Before Peggy Olson of “Mad Men,” there was Margaret Fishback.
In the 1930s, the Macy’s ad exec was the highest paid female copywriter in the world. The society page staple turned out books of poetry and etiquette, in addition to crafting “irresistible little eye-drop-sized points of wit” about everything from pea shellers to hosiery.
The ads are long gone and her poetry (“Dorothy Parker by way of Edna St. Vincent Millay”) is out of print. But a new century is lucky enough to be introduced to Ms. Fishback, at least in fictional form, in Kathleen Rooney’s witty new novel, Lillian Boxfish Takes a Walk.
The book takes place on New Year’s Eve in 1984, where, after an unfortunate encounter with a box of Oreos, Lilian resolves to break with tradition (veal rollatini and green noodles at her favorite Italian restaurant) and attend a party. Applying her Helena Rubenstein Orange Fire lipstick (which she stockpiled after the color was discontinued) and putting on her mink, Lillian starts walking.
“A motto favored by the ancients was solvitur ambulando: It is solved by walking.
Sometimes, I might add, by walking out,” Lillian, who remembers a more elegant and sophisticated age, thinks.
This isn’t today’s shined-up New York or the Jazz Age playground of her youth. “The city I inhabit now is not the city that I moved to in 1926; it has become a mean-spirited action movie complete with repulsive plot twists and preposterous dialogue,” Lillian says. Her walk takes place shortly after subway vigilante Bernie Goetz shot four teenagers he claimed tried to rob him of $5 – and her son is desperate to have her leave her Murray Hill apartment and join him in Maine, where it’s safe.
But New York has been home to Lillian since she fled her disapproving mother and the narrow life open to women in the 1920s. Lillian used her intelligence and wit to carve a life for herself, and she’s not going to abandon the city she loves because of a crime wave.
“The city is dazzling but uncompassionate,” she says. “It always has been, but I feel it more now.”
Lillian, however, still has reserves of compassion and civility to share with both readers and everyone she encounters. As she travels – mingling with limo drivers, teens, waiters, thieves, artists, and convenience store clerks – she recalls other memorable walks during her almost 50 years in the city.
Long ago characters include her boss, Chester, who couldn’t write copy but had an instinct for what would sell and a sign behind his desk that read: “Never Use a Superlative in Any Ad Here. It May Lead to Exaggeration.” Her hapless rival, Olive, whom Lillian couldn’t seem to help needling, even though she vowed “never to waste her exertions cultivating an enemy.” Her beloved poetry editor, whom she had to stop from changing the title of her first collection from “Oh, Do Not Ask for Promises,” to “Frequent Wishing on the Gracious Moon.”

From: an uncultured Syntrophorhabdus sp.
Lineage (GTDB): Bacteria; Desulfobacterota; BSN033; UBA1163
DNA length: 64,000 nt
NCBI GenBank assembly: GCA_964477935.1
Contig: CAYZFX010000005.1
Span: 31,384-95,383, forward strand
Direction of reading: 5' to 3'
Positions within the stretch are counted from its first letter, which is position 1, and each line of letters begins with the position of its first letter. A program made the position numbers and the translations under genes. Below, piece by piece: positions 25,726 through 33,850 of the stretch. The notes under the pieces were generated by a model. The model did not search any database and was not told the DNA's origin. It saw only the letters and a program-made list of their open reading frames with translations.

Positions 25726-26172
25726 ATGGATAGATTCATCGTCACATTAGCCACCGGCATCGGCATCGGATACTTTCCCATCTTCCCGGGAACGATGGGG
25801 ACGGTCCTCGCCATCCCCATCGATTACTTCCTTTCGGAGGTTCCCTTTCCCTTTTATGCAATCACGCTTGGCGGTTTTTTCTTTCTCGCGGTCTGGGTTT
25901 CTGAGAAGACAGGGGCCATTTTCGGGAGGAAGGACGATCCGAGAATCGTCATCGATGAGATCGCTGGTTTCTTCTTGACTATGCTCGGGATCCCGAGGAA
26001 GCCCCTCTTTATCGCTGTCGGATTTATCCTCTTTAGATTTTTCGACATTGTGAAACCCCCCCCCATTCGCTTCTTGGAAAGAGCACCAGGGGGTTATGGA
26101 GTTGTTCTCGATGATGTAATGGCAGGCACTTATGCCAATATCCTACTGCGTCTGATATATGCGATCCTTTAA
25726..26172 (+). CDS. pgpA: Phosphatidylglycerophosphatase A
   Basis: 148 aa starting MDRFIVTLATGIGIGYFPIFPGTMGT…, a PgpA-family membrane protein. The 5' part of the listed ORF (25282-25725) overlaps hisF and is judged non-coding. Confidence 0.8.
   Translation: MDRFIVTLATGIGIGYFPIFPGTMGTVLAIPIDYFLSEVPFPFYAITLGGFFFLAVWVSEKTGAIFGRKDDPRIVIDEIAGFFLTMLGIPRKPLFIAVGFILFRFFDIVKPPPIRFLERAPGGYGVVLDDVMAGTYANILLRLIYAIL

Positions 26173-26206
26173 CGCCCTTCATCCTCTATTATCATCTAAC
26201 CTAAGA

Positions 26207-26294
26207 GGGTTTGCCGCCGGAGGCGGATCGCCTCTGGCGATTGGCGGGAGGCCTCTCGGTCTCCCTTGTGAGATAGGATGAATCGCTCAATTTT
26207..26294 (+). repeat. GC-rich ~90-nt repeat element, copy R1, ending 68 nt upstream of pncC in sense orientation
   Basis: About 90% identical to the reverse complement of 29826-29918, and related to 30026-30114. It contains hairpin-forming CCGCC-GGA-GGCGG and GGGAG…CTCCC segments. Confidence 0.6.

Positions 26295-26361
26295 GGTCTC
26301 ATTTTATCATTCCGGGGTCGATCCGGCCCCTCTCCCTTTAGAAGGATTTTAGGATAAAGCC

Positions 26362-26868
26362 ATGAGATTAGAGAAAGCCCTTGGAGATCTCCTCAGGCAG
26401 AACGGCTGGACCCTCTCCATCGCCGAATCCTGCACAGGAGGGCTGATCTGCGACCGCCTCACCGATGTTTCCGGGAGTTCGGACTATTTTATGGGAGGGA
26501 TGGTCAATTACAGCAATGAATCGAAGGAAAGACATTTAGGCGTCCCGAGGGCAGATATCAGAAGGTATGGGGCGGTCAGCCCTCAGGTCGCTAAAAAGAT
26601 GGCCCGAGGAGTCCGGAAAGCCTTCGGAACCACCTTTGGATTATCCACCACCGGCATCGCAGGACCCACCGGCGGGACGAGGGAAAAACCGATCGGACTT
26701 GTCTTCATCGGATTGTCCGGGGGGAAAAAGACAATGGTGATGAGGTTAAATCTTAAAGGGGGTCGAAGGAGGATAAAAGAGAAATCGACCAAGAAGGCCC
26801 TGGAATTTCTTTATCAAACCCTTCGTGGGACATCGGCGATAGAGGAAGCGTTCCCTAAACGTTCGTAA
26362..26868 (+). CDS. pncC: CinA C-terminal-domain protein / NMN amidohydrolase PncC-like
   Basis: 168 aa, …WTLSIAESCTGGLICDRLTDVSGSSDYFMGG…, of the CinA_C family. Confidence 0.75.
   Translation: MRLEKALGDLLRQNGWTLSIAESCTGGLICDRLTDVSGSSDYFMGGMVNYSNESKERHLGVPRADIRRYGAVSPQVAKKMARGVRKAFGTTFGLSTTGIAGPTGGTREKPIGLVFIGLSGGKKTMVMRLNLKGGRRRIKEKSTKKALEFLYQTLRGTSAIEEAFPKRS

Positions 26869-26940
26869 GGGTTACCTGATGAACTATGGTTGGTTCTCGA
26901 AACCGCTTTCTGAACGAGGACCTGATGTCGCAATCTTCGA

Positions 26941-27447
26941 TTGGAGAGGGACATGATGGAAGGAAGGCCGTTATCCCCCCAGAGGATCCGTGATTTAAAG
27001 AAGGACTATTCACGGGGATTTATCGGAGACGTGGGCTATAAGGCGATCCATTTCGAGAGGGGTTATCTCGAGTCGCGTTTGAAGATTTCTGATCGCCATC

Lillian wonders if maybe her life would have been different if she’d listened to him. Readers can only be grateful she stuck to her guns – I would not spend 10 pages with the author of “Frequent Wishing on the Gracious Moon.” Lillian, the “world-weary but cheery” writer, on the other hand, is very good company indeed. And then there’s Max, the handsome rug buyer for whom she gave up her vow never to marry – and ultimately, a whole lot more.
An octogenarian on foot late at night is a subject of concern to many passersby, but Lillian waves off all warnings breezily.
“ ‘I walk everywhere, dearest,’ I say. And it’s true: I like the exercise and the subway cars are graffitied with so much text it’s like being screamed at, like the voices inside my head and everyone else’s have manifested their yelling outside.”
Of more concern to her is what kind of housewarming present she can purchase at a bodega – and whether she can find out the name of the rap song she caught just a snippet of from a passing car. Lillian’s New York life has taken her from the Lindy hop to break-dancing, and she has relished it all.
“The point of living in the world is just to stay interested,” Lillian thinks at one point. Time spent with Ms. Boxfish could never be boring.